The next segment featured naval aircraft, which included Duxford-based Plane Sailing’s magnificent Canadian Vickers Canso A (essentially a Canadian-built Consolidated PBY-5A Catalina) and two legendary flat top fighters belonging to The Fighter Collection: Goodyear FG-1D Corsair BuNo.88297 and Grumman F8F-2P Bearcat BuNo.121714.

The Fighter Collection’s magnificent FG-1D Corsair FG-lD BuNo.88297 is in the foreground, while the organization’s Grumman F8F-2P Bearcat BuNo.121714 saunters behind. (photo by George Land)

The air show’s penultimate offering featured Duxford’s traditional ‘Balbo’ formation. However, rather than a massed formation of everything on hand, this Balbo featured only the Spitfires and Hurricanes. Mimicking a ‘Big Wing’ operation from WWII, the formation comprised eleven Spitfires and four Hurricanes, while a solo “Joker routine” took place when the formation was away from show-center. This solo “Joker” routine was extraordinary, one of the best such displays over Duxford in some time. It featured Spitfire Mk.V JG891, painted to represent a Malta-based aircraft of No.249 Squadron flown by Flt/Sgt John “Jack” G Hughes (RCAF).

The Spitfire/Hurricane Balbo. (photo by George Land)

The fighters which featured in the ‘Big Wing’ included the following:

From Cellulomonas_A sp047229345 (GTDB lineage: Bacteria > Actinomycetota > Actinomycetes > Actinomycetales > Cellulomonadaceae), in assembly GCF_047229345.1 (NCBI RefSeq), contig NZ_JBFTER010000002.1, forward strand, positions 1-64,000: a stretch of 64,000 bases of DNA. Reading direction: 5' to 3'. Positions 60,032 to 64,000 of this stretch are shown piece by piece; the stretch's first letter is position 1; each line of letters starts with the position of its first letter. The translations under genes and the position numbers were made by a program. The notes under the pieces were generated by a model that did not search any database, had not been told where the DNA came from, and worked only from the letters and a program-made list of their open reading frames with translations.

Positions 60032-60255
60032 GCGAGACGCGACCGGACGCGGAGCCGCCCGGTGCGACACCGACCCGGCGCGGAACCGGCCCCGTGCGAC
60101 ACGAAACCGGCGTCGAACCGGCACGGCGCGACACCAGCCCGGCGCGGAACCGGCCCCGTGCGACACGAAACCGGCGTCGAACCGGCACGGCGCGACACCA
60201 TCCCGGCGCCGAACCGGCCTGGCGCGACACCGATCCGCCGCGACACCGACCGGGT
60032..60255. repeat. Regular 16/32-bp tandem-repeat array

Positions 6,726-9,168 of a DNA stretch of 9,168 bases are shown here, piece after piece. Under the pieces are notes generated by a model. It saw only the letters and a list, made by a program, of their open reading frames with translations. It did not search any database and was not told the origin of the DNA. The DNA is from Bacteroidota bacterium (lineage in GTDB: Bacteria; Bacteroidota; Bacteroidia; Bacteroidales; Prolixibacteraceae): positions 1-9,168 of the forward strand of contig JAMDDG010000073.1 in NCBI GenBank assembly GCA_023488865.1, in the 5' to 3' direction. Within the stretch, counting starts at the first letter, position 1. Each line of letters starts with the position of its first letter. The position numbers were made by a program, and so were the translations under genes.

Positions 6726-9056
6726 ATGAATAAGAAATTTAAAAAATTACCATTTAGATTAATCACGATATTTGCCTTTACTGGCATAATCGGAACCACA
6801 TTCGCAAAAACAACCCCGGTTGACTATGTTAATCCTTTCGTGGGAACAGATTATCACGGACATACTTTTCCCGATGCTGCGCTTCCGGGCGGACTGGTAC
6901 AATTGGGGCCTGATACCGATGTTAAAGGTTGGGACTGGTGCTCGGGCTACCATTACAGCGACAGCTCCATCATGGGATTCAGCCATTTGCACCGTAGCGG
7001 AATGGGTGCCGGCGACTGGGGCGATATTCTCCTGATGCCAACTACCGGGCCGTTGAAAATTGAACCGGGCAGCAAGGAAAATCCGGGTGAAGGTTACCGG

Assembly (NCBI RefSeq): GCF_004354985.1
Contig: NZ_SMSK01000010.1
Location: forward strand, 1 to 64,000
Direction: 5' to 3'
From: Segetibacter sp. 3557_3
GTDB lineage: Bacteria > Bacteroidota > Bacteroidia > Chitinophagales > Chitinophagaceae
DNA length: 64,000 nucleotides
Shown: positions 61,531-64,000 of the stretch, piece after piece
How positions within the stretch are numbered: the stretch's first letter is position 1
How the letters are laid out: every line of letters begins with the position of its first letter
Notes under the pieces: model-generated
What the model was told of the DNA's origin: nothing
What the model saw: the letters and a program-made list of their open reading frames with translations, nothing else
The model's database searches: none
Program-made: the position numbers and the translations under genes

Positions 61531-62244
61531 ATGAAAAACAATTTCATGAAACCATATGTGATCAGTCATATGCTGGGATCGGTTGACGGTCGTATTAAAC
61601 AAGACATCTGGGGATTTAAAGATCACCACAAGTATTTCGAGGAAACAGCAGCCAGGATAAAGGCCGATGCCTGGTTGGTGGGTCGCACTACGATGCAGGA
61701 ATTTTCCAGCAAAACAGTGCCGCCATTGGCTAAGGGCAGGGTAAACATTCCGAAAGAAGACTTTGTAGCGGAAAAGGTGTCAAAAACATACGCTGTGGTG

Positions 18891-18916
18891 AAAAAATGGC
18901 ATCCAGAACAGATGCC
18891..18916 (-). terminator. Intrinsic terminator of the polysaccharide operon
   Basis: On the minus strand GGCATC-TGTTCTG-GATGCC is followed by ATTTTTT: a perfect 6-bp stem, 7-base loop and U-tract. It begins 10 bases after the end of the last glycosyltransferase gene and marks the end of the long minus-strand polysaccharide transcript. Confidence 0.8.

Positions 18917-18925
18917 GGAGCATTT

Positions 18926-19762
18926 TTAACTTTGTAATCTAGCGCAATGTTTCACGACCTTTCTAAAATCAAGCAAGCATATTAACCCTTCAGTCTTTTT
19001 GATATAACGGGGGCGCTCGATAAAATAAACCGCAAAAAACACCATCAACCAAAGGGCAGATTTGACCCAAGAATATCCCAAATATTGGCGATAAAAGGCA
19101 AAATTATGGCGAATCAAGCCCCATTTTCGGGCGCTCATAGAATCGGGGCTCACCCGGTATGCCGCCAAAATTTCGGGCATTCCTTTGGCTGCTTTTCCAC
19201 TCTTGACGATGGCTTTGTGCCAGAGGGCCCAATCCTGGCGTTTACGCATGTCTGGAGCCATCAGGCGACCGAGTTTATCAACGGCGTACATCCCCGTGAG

1. Spitfire F.Mk.1A N3200 QV (Sqd/Ldr Geoffrey Stephenson, No.19 Squadron, RAF Duxford)
  2. Spitfire F.Mk.Vb BM597 RF-M (Flying Officer Wiktor Strzembosz No.303 (Polish) Squadron, Tadeusz City of Warsaw)
  3. Spitfire F.Mk.Vc EE602 DV-V Mabel (No.129 (Mysore) Squadron RAF)
  4. Spitfire L.F Mk.Vc AR501 DU-E (No.310 (Czechoslovak) Squadron RAF)
  5. Spitfire H.F.Vlllc MV154 as MT928 ZX-M (Sqdn/Ldr G.R.S.McKay No.145 Squadron , RAF Middle East Command Italy)
  6. Spitfire H.F.Mk lXe TD314 FX-P (No.234 (Madras Presidency) Squadron, RAF Bentwaters)
  7. Spitfire Tr.9 (L.F.lX) PV202 5R-H (No.33 Squadron RAF 2nd Tactical Air Force)
  8. Spitfire Tr.9 (L.F.lXc) ML407 OU-V (F/O. Johnnie Houlton, No.485 Squadron RNZAF, 145 Wing, 2nd Tactical Air Force)
  9. Spitfire Tr.9 (L.F.lXe) NH341 DB-E Elizabeth (Flt Lt Hugh Charles Trainor, No.411(Grizzly Bear) Squadron RCAF, Airfield B4 Beny sur Mer Normandy) SUNDAY ONLY
  10. Spitfire Tr.9 (L.F.lXe) PT462 SW-A (No.253 Squadron, Mediterranean Air Command, Middle East Command Italy, RAF)
  11. Spitfire P.R.Xl PL983 L (No.4 Squadron RAF, c/w THANK U NHS under wing)